“While we are making considerable efforts to increase port capacity & efficiency, the off-port supply chain is under pressure and remains a constraint on the efficient movement of freight in & out of the port, and around the country. Investment is needed in road & rail to support Auckland’s growth and, while the port works 24/7, distribution centres, importers’ warehouses & empty container depots largely do not.
“As a result, the port is often busy with trucks during weekdays, but has ample capacity on weekends & at night. A shortage of truck drivers makes it hard for trucking companies to find enough staff to be able to utilise the off-peak hours, and a chicken-&-egg situation has developed. For example, empty container depots could open 24/7 but won’t unless there is demand, but the demand can’t be created because there aren’t enough truck drivers.
“This year we have been working with others in the supply chain industry to find ways to solve this problem. Some of the answers lie in our own business rules, which we can use to incentivise behaviour change. For example, this year we have introduced a fee for trucking companies that book slots to pick up containers from the terminal but do not use them. This wastes capacity that could be used by other companies. The change has resulted in an 84% reduction in no-shows. We are working on other ways to increase the off-peak use of container terminal capacity, but this is a harder problem to solve and will take some time.
“For rail, the main limiting factor at present is cost. It is the flip side of having a perfectly positioned port. Because we are in the central city, the destination for imports is close by. Delivery to & from Auckland is fast, cheap and comes with fewer carbon emissions than it would for containers delivered to other ports. But this works against rail. Trucking is faster & cheaper over short distances. Moving containers by rail has other benefits, which aren’t necessarily reflected in the price. If we can encourage more containers to be moved by rail to our freight hubs, there will be fewer trucks in the city centre, and fewer of the negative impacts associated with trucking: emissions, noise & congestion.
“To overcome this, we are working with KiwiRail to try to increase the efficiency of our rail service and increase the number of rail services to the port. This is not to say trucks are bad – they are an essential part of the supply chain – but there simply isn’t room on the roads for all containers to be moved by truck. We are also keen to reduce the external impacts of the port on local communities, and these include the impacts of trucks.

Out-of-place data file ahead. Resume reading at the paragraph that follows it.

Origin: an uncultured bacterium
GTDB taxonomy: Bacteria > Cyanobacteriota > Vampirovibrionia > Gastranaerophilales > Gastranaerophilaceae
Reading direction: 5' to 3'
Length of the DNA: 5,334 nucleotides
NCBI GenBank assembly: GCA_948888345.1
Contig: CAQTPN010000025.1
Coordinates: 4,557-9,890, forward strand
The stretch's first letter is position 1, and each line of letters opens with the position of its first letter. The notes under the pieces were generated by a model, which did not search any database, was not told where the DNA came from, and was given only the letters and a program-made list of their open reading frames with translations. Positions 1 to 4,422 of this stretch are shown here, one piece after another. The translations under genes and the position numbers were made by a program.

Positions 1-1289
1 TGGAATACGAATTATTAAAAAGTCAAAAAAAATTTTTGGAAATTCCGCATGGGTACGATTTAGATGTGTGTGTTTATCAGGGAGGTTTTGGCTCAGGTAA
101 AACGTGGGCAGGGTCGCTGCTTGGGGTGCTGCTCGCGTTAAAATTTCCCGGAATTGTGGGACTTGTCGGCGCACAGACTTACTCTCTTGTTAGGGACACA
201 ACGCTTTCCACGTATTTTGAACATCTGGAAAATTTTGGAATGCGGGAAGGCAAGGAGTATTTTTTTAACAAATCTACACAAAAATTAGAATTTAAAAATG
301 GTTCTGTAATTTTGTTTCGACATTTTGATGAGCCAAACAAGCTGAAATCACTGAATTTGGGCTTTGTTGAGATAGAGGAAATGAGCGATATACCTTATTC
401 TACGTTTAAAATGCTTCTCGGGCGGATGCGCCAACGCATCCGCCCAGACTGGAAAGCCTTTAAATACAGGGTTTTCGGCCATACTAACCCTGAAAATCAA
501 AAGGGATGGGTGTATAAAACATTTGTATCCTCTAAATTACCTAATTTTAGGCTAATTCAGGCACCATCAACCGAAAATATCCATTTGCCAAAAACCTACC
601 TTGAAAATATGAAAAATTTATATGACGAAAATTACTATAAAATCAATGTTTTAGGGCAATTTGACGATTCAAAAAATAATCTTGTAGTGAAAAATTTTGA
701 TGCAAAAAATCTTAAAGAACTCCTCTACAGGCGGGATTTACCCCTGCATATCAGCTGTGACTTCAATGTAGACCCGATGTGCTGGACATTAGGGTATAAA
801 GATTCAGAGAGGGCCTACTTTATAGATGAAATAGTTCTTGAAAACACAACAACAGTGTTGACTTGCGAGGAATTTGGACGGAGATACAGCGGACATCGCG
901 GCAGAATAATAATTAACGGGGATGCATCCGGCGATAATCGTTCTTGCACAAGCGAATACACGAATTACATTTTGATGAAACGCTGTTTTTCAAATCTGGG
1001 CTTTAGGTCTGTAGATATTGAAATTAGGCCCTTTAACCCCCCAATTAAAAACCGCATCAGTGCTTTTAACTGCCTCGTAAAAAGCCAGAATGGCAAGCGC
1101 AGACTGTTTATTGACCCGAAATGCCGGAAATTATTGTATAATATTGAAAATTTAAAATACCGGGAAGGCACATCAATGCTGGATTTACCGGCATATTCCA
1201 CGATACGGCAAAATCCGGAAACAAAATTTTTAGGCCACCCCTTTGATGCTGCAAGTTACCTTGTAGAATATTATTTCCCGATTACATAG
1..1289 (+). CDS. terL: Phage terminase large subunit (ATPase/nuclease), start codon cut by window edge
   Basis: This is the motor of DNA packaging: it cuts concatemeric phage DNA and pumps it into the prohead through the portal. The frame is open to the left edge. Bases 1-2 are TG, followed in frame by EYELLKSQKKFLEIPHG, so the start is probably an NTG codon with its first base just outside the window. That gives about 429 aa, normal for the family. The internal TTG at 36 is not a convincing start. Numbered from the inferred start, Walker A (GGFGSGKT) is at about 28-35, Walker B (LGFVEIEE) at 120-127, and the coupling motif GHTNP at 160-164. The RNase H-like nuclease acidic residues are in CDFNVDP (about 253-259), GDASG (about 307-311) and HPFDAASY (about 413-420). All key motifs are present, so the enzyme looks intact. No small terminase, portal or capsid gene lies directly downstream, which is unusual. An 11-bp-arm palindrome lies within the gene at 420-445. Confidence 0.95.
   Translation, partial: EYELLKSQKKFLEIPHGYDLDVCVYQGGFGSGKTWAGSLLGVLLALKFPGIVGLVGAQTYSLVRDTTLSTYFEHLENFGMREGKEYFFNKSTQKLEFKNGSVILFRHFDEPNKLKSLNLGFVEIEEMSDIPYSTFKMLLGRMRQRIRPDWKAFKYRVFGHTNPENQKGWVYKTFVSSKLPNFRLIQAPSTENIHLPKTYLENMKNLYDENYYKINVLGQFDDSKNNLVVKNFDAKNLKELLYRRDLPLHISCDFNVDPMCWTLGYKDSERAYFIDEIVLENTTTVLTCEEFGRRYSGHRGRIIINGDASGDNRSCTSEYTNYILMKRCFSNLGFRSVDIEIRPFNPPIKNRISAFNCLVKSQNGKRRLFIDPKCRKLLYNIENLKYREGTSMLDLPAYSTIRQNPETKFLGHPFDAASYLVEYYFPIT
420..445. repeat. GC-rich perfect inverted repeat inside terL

“Looking to the future, we are aware that the successful implementation of our freight hub strategy will mean more containers are carried by rail, especially from our Waikato Freight Hub. The completion of the city rail link will deliver a significant increase in passenger services. Together, this means that while current rail capacity is sufficient, there is an urgent need for more investment in infrastructure on the main trunk line between Southdown & Wiri, and possibly further south, to cater for future growth. We are pleased that the current Government is backing rail and has expressed support for the construction of a third & possibly fourth rail line in this area. Known as the third & fourth mains, construction of both would future-proof rail capacity in this area for both passenger & freight growth.
“We look forward to the release of the Government’s rail strategy later this year, which we hope will clarify the date of construction for this & other important rail infrastructure.
“The road network is also problematic, with the link from the port to the motorway along the Strand & Beach Rd often congested. Auckland Council’s city centre masterplan refresh includes plans for the Strand, with suggestions that it be widened & ‘boulevarded’ to improve access & ‘liveability’. It is good to see some progress on plans for this important access route, but we have yet to see the full detail and there is no start date for the necessary work.”
Attribution: Company release, annual report.